Just two months ago, on February 19, the Group of 20 finance chiefs of the International Monetary Fund was predicting “global growth appears to be bottoming out.”
Three days later, IMF Managing Director Kristalina Georgieva predicted the virus would likely cut just 0.1 percentage point from the fund’s 3.3% global growth forecast for this year. However, she acknowledged “more dire scenarios” were being studied at the time.
At last count, half of the IMF’s 189 member countries are seeking financial aid. In response, the executive board has agreed to double access to its emergency financing to meet the expected demand of about $100 billion, which was announced by Director Georgieva in a speech Thursday.
In her speech, Georgieva said that the IMF’s baseline outlook …
“…is for a partial recovery in the global economy in 2021 if the pandemic fades in the second half of this year to allow a gradual lifting of containment measures.”
Georgieva stressed that uncertainty about the coronavirus duration means things may wind up getting even worse and could last much longer. Once again, implying more dire scenarios were being studied at the time.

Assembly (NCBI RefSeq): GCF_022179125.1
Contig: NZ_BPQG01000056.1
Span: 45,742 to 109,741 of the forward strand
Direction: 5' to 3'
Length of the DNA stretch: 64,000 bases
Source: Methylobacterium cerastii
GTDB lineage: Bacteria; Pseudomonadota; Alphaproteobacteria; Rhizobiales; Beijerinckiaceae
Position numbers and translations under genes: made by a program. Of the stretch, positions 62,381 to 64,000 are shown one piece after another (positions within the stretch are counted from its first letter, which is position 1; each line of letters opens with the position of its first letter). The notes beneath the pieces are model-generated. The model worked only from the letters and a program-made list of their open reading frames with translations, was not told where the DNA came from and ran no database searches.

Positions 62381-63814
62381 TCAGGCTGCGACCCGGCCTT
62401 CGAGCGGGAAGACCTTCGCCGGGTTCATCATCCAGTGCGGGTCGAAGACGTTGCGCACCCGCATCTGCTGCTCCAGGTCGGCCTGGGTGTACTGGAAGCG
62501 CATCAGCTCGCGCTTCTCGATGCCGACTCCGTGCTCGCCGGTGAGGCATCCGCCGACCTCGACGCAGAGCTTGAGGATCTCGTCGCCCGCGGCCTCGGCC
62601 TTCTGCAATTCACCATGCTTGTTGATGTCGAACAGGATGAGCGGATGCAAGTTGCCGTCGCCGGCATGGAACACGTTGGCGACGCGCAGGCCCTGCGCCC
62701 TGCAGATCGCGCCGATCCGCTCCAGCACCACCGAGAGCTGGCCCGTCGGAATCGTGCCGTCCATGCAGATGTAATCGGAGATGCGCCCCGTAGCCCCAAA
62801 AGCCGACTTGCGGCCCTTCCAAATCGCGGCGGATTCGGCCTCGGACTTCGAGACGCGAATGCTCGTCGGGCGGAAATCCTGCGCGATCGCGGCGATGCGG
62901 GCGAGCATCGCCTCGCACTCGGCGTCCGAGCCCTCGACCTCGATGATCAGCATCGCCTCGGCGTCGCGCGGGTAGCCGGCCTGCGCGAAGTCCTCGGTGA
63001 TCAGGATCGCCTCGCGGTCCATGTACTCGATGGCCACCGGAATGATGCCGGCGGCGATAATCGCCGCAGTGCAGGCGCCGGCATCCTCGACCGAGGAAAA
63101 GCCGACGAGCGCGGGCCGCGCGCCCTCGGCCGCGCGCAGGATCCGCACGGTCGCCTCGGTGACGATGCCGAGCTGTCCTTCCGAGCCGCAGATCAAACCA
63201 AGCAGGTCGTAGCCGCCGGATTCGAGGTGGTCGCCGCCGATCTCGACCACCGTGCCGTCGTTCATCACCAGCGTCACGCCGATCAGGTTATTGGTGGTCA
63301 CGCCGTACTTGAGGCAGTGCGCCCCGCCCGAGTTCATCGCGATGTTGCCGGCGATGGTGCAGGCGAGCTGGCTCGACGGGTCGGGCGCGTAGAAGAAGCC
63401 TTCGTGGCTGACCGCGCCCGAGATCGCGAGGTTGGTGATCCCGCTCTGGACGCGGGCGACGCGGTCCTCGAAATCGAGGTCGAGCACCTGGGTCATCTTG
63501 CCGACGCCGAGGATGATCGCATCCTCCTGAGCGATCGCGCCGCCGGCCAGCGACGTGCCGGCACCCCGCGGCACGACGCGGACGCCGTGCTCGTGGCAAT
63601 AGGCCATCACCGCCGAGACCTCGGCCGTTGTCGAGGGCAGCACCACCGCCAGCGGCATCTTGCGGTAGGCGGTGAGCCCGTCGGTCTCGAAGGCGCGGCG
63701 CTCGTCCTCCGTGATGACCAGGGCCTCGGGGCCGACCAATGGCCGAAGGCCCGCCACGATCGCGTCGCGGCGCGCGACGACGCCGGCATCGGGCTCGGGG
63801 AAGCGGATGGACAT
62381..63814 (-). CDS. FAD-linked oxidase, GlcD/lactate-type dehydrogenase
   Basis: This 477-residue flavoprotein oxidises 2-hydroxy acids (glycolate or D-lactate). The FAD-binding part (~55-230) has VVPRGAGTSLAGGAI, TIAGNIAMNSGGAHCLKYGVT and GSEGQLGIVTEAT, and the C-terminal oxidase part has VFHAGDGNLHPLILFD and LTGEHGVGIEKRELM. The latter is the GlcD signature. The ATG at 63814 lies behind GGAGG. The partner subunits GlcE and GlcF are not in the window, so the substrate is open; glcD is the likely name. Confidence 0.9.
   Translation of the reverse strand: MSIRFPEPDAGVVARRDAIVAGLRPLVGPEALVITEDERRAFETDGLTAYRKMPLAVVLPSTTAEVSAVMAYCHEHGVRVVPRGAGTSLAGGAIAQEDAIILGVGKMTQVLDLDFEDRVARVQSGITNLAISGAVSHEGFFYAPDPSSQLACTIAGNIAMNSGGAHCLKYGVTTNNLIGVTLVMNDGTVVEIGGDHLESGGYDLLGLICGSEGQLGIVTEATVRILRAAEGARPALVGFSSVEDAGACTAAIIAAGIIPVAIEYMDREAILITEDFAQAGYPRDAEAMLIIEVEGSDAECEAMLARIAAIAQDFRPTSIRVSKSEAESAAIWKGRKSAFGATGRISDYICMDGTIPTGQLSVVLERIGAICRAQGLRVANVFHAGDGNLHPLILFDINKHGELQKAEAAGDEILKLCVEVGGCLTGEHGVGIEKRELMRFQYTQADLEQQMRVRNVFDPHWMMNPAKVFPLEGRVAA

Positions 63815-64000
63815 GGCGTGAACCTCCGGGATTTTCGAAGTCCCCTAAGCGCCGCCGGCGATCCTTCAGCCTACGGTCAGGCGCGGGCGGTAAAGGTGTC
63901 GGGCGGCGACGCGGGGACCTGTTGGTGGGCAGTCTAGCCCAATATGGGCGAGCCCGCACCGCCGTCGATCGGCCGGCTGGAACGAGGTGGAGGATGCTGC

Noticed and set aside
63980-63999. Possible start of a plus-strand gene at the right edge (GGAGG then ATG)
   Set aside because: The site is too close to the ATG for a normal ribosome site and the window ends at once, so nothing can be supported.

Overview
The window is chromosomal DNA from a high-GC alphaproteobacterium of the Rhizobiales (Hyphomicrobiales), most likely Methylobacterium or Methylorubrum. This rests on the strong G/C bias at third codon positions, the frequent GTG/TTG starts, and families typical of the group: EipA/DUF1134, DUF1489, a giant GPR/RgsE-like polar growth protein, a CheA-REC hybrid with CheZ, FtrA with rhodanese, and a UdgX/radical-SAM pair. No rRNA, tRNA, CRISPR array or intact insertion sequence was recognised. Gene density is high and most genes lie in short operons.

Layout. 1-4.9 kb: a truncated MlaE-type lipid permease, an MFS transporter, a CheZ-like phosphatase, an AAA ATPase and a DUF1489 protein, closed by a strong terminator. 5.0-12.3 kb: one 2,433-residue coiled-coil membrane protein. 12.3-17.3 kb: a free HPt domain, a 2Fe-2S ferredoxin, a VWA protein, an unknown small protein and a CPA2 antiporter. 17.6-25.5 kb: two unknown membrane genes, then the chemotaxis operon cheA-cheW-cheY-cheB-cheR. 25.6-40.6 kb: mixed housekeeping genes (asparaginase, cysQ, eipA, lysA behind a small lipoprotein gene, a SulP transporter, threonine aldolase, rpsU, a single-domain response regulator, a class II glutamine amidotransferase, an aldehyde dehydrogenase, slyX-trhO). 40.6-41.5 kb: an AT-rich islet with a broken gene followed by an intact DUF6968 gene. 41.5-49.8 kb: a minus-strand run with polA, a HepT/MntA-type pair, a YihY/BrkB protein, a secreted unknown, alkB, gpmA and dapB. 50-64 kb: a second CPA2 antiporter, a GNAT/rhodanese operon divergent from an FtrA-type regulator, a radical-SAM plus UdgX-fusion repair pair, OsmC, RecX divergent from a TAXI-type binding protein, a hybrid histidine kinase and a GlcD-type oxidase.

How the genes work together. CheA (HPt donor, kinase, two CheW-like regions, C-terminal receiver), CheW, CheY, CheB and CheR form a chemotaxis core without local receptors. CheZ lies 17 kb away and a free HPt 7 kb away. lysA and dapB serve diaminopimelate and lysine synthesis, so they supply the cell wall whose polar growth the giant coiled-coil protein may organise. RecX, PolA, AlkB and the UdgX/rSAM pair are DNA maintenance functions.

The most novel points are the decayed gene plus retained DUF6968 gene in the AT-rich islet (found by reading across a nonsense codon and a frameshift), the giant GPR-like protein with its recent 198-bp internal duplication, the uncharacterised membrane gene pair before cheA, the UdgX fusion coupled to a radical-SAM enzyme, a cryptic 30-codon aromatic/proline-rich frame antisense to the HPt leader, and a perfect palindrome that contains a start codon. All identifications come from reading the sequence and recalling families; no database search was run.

The IMF Managing director said in an interview with Tom Keene on Bloomberg TV the pandemic has spread to almost every corner of the globe has led to business closures and millions of lost jobs. She went on to highlight the job losses and impact to the retail, hospitality, transport and tourism industries and the effect on the self-employed and small- and medium-sized businesses…
“Because it is such a gigantic, dramatic development, a virtual standstill of the world economy, it requires massive, well-targeted measures.”
Georgieva reiterated the IMF’s willingness to use its $1 trillion lending power. Should the crisis continue for longer than expected or if there’s a second wave of the disease, the IMF may need to bolster its resources…
“In that case, creating more reserve assets called special drawing rights, or SDRs, could help emerging markets avoid a cash crunch as they deal with the health crisis, economic stagnation, and capital outflows.”
The IMF and World Bank are now planning to hold their spring meetings via video conference for the first time next week. Their normal in-person meetings, which the organizations convene at their headquarters near the White House, typically draw thousands of delegates, observers, and journalists from 189 member countries.
The IMF managing director revealed her organization calculates that governments around the world have already taken fiscal actions amounting to about $8 trillion. The revelation was a preview of key fund reports due to be released during next week’s meetings. The IMF will also release a new World Economic Outlook.
IMF Needs More Money If Virus Sees New Wave: Georgieva